I would not recommend taking this deck to a commander night, and you’ll hear me repeat that multiple times. I do not have a simple program for this Turing machine at this time. I’m sure someone out there might, but I’ve been unsuccessful in finding someone with experience with this Turing machine or the related problem of 2-tag systems.
I have previously mentioned that orthogonal decks are more art installations or creative writing exercises. This one is explicitly a science fair experiment.
I’m not going to do a deck tech. I’ll let Because Science explain how the setup works. The differences are:
- We’re going to give a third player a copy of Mesmeric Orb. This keeps players from ordering triggers for however little that matters.
- We’re including an Agent of Erebos to exile out opponents’ graveyards.
- We’re using Vital Surge to be our do-nothing spell, taking the place of Coalition Victory (that do-nothing spell is important in making state transitions happen — we need an odd number of iterations in the processing loop to happen if we’re going to change states)
- We’re using Liliana’s Contract with three hacked Assassin tokens (they have names, and they do not have relevant abilities) to win the game during the upkeep of the second step of the processing loop rather than winning with Coalition Victory. We are going to have means of giving them shroud.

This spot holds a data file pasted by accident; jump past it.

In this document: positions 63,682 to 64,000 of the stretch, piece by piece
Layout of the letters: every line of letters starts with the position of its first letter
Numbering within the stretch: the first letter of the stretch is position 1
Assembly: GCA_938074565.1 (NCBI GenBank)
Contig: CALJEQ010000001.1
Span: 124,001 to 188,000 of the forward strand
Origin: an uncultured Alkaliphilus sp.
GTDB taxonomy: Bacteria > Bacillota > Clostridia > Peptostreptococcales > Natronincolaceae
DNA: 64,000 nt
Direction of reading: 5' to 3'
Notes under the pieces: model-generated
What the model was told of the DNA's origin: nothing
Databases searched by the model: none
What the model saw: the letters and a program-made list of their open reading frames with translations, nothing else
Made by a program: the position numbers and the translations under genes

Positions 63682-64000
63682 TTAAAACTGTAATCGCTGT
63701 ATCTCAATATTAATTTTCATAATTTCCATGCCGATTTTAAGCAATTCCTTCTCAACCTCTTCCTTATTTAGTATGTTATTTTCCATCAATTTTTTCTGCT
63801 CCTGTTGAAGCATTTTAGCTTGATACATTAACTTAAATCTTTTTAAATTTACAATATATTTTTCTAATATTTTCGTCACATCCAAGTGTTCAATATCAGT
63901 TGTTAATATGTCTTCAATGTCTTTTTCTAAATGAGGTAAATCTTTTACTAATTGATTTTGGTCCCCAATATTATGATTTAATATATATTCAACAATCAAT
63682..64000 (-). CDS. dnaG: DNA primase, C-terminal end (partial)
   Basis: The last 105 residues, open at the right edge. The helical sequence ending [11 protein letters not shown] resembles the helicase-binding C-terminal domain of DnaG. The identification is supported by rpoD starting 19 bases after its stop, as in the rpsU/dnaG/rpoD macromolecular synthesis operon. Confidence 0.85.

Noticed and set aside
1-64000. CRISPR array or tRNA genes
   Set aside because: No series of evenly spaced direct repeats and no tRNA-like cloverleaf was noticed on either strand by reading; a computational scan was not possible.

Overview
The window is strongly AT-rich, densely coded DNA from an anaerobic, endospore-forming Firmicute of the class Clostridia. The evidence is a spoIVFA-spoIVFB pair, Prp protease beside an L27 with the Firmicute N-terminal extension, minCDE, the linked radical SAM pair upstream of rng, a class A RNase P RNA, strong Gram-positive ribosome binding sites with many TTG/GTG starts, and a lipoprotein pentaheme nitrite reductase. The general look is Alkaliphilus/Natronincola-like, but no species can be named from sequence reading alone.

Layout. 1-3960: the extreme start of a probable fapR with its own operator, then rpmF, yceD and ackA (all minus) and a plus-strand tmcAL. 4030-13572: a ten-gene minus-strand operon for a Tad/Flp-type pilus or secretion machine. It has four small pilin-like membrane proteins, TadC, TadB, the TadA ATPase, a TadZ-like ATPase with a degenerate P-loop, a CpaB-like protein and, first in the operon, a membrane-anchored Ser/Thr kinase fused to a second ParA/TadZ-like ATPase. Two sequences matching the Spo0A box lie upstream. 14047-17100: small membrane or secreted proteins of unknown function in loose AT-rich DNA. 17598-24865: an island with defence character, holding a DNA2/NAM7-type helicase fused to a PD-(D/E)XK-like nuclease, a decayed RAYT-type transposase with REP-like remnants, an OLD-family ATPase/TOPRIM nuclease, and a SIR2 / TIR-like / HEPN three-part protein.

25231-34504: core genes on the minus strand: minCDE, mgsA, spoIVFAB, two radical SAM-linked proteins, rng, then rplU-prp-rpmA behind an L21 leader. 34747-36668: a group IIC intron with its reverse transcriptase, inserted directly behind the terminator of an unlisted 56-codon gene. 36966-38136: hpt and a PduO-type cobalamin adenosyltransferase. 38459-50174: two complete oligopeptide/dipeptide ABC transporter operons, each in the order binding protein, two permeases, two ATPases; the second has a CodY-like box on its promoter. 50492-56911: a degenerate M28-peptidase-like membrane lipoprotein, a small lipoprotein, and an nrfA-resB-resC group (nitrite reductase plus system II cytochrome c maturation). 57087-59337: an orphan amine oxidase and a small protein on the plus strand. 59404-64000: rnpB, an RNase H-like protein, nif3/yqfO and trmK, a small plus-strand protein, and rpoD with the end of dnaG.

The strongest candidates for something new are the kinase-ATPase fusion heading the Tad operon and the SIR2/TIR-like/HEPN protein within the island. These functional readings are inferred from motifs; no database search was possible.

- We’re going to exile whatever land we play during the cleanup part of machine construction.
- We can use our commander as a bit of an aid in setup: we only have to create 2/2 creature tokens for the tape and give them +1/+1 counters with Kenrith, the Returned King, our commander.
- We will be choosing to exile Kenrith to ensure we have no options. Ideally, you convince your opponents to also exile their commanders if they are in play, but that’s not strictly necessary.
I’ve also added a few redundancies into the deck as well as a number of tutors simply to try to give it more consistency — not that it matters much. Either we have the nut hand or we’re out of luck. The point is that you’re demonstrating how a Turing Machine works by using Magic — and denying any players (you included) any choices once you set the machine running (by passing turn on a proper board state).
That said, there’s a lot that Because Science omits, saying that “more research is needed”. No, the issue is that a lot of minimalist Turing machines like the one implemented in the game are incredibly esoteric. I’ve been looking for a simple program to create with it, but I can’t seem to find one, and I am NOT going to try to program it myself.